Currently, visitors to Canada usually may only visit for 6-months at a time. Most visitors who wish to stay longer must apply for an extension, and pay a new fee, every six months. With the Parent and Grandparent Super Visa, eligible parents and grandparents will pay fewer fees and have some certainty that they will be able to enjoy the company of their families in Canada for a longer period of time. CIC will be able to issue the visas, on average, within 8-weeks of the application. This means that instead of waiting for 8-years, a parent or a grandparent can come to Canada within 8-weeks.
2. Is the PGP Super-Visa a multi-entry visa? What is the difference between the 10-yr multi-entry visa & this one?
Yes, the Super Visa is a multi-entry visa that will provide multiple entries for a period up to 10-years. The key difference is that the Super Visa will have status periods for each entry that last up to 2-years, while the 10-year multiple entry visa status period for each entry is 6-months. The Super Visa is also available as a single-entry visa, if that is the applicant’s preference.
3. I’m eligible for the PGP visa, but I also have a dependent living with me, will s/he also get the PGP Super-Visa?
No. Dependants of parents and grandparents are not eligible for the Super Visa. They remain eligible to apply for regular visitor visas, though.
4. I’m from a country whose citizens do not require a visa for Canada, am I still eligible for the PGP visa to enjoy 2-yrs. stay?
Yes, if you are from a country whose citizens are not required to have a visa to enter Canada, you are eligible for a Parent and Grandparent Super Visa. Simply:
-Apply for a Temporary Resident Visa (no fee required) at a Canadian visa office;
-Undergo a medical examination;
-Provide the supporting documents, including proof of your relationship to a Canadian citizen or a PR; and
-proof of their financial support during your stay in Canada.
-You will also need proof that you have purchased Canadian medical insurance.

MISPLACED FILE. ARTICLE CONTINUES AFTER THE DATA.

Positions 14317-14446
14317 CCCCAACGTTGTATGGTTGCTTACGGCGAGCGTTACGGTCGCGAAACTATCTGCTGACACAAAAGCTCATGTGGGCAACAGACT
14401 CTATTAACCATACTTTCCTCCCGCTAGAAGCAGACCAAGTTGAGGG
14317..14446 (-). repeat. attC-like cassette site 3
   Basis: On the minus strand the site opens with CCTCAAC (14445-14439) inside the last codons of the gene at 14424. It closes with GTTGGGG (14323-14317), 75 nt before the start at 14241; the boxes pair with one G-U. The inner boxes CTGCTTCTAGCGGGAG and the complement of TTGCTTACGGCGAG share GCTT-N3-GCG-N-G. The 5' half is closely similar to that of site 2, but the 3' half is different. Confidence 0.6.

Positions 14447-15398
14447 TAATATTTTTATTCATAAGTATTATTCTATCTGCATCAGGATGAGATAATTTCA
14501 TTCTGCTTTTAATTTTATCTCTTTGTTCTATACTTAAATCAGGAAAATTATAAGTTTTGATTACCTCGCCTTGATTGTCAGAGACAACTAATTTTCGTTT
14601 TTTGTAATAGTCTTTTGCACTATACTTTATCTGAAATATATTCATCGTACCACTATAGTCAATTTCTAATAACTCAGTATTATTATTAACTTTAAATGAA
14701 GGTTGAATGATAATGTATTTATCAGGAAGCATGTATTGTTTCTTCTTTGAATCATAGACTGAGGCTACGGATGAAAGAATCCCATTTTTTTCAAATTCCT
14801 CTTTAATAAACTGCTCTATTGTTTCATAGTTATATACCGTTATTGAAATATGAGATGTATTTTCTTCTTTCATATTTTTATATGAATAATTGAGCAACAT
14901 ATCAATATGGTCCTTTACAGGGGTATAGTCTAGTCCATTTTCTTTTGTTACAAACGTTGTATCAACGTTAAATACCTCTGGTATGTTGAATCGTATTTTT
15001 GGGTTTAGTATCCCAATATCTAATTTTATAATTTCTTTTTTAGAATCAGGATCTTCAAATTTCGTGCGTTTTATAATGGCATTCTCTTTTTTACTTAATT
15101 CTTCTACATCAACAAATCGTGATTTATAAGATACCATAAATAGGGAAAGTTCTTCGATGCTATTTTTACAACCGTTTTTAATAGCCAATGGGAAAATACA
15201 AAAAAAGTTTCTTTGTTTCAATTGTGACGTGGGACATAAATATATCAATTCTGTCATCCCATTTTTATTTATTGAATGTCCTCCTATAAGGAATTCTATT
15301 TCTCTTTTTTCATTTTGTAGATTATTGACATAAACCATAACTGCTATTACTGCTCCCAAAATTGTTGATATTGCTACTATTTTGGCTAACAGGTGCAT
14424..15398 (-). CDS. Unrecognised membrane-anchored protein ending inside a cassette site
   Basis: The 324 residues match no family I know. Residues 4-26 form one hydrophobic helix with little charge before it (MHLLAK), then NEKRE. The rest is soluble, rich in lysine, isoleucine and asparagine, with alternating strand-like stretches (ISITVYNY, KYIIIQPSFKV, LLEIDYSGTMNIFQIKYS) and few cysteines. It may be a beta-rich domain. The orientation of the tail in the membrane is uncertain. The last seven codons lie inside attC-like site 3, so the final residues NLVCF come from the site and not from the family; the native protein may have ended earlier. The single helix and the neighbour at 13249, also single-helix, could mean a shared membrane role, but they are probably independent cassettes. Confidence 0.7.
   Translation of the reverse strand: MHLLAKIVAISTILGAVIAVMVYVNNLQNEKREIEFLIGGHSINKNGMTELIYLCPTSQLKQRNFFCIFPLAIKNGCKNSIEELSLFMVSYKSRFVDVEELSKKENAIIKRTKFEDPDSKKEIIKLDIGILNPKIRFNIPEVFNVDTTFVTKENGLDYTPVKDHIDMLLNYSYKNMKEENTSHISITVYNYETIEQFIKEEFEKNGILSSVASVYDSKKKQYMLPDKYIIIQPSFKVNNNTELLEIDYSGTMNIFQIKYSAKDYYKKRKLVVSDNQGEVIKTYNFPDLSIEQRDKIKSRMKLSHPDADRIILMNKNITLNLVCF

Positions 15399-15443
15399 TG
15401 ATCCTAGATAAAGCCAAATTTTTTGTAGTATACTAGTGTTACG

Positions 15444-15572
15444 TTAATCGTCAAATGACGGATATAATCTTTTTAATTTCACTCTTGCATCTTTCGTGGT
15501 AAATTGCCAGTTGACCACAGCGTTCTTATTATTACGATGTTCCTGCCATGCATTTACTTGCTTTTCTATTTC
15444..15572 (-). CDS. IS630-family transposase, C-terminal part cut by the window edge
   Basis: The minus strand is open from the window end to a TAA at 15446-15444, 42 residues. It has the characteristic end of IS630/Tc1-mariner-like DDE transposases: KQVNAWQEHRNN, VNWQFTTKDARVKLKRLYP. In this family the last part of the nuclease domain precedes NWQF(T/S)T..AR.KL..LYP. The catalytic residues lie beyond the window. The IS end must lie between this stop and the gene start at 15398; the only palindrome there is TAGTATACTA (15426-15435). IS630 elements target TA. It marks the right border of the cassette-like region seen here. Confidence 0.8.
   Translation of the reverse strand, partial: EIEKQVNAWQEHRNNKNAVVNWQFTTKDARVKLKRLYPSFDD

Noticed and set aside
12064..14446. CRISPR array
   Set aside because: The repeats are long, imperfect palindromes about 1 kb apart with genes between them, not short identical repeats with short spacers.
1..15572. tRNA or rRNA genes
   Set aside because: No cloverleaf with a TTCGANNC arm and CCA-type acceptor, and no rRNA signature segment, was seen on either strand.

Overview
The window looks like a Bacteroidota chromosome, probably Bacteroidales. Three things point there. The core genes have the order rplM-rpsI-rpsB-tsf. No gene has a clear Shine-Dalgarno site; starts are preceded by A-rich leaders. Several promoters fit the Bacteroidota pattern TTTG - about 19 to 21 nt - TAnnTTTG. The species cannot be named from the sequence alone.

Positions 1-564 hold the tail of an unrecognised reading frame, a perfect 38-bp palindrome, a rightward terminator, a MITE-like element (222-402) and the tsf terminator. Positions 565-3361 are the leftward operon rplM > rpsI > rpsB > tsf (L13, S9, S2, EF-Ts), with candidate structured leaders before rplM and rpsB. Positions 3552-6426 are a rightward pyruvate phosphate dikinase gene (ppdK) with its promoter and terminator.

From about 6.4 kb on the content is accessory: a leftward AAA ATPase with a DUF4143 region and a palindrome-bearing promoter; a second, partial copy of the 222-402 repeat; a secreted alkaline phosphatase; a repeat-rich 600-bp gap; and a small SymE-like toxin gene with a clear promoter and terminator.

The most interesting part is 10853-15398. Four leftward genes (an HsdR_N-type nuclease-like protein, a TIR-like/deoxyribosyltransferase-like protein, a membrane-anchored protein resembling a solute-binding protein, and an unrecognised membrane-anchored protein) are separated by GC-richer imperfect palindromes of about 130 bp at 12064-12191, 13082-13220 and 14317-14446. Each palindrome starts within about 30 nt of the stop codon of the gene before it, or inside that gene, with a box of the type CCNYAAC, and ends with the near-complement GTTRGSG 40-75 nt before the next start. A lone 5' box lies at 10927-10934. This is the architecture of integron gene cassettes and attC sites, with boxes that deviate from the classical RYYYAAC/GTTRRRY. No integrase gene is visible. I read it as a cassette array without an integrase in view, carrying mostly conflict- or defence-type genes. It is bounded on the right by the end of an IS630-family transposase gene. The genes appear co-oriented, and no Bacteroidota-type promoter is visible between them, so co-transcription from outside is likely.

If you have met all the criteria, you will be issued a letter which you will present to a BSO at the POE when you arrive in Canada. The officer may authorize your visit to Canada for up to 2-years.
5. I have an ongoing Family Sponsorship PR application, can I yet apply for the PGP Super-Visa?
Family re-unification cases who have applied for permanent residency will definitely be eligible for the PGP Super-Visa as well, without withdrawing their PR application.
The new PGP Super-Visa is part of the Conservative government’s plan to battle an enormous backlog of about 165,000 parents and grandparents who are trying to join family in Canada. Immigration Minister Jason Kenney said, “The department informs me that they’re confident that the approval rate for these PGP Super-Visas will actually be very high”, last week at an appearance before a parliamentary committee.
CIC expects that this grandly named “Parent and Grandparent Super-Visa” will increase the number admitted by more than 60% in 2012.
The Canadian Government is likely to stop accepting PR applications from parents and grandparents of Canadian residents, announcing this new ‘super visa’ as a replacement… however, the same hasn’t yet been declared.